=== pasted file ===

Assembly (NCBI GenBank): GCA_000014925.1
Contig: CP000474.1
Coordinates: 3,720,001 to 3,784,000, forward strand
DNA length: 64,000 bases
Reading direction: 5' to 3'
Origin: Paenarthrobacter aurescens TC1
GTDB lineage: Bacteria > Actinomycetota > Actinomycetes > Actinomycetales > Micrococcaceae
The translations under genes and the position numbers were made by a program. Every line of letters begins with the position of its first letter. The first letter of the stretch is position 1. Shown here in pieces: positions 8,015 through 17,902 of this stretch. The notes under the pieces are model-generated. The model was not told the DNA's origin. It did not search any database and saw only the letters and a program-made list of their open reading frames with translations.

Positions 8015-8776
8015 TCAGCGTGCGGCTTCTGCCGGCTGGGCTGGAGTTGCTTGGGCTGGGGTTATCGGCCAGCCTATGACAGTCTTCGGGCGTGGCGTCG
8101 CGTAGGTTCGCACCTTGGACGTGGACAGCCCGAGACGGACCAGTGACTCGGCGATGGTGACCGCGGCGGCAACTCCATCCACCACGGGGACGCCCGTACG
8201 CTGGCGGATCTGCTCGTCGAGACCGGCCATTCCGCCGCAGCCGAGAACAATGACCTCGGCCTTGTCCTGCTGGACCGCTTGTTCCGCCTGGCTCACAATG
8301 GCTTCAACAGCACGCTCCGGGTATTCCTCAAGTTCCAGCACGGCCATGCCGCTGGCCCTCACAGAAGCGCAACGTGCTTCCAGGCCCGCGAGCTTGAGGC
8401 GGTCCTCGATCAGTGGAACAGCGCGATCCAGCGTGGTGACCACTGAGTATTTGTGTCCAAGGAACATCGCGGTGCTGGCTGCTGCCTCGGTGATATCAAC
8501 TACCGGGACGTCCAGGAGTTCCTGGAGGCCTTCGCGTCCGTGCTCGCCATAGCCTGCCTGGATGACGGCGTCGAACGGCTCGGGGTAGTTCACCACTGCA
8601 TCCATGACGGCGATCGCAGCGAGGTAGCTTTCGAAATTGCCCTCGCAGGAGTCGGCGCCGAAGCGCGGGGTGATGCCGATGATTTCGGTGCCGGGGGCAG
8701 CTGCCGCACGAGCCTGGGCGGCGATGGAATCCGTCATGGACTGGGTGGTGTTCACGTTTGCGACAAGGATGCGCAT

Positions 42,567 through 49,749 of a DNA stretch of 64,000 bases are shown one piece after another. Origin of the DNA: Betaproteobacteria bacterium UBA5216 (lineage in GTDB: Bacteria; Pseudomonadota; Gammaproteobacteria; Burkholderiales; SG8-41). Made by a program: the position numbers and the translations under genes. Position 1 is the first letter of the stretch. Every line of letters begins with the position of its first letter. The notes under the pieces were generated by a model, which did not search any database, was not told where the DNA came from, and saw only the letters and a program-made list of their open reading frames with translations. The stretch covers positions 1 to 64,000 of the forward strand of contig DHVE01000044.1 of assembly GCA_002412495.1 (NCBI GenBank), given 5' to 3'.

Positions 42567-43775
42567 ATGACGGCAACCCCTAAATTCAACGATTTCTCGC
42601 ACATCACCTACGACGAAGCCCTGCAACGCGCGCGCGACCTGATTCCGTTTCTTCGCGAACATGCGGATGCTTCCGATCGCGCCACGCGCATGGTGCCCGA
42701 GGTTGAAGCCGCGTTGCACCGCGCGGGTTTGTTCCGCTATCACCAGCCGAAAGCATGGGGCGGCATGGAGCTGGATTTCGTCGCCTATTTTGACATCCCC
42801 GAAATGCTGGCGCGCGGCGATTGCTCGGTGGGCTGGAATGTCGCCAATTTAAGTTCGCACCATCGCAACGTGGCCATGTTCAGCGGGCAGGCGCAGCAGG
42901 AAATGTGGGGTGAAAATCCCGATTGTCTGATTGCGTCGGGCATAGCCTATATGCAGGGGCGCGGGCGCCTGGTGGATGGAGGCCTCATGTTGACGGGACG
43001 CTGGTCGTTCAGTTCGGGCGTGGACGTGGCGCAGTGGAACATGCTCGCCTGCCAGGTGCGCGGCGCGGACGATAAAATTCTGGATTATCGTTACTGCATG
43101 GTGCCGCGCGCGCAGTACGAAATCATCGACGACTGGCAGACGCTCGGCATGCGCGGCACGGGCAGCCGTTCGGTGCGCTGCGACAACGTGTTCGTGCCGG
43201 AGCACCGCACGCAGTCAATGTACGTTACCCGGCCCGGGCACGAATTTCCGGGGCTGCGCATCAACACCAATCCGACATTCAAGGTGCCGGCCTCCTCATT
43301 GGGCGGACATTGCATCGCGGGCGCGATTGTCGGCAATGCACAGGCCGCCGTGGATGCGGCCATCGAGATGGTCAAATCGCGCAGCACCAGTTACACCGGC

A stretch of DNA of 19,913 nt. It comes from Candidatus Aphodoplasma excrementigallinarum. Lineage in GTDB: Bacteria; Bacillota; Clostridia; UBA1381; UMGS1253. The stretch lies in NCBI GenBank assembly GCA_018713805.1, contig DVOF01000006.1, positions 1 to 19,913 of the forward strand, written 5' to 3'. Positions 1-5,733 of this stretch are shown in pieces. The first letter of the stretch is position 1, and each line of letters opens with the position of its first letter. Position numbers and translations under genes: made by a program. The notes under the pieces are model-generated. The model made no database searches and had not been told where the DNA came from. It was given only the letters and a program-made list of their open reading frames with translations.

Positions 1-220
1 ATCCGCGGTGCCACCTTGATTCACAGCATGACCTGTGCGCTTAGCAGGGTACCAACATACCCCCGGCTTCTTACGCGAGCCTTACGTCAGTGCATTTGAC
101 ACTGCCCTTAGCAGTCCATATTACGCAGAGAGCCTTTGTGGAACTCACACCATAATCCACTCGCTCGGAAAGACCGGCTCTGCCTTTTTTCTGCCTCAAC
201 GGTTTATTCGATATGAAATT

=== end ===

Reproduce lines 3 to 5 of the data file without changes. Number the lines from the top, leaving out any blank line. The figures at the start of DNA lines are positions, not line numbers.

Coordinates: 3,720,001 to 3,784,000, forward strand
DNA length: 64,000 bases
Reading direction: 5' to 3'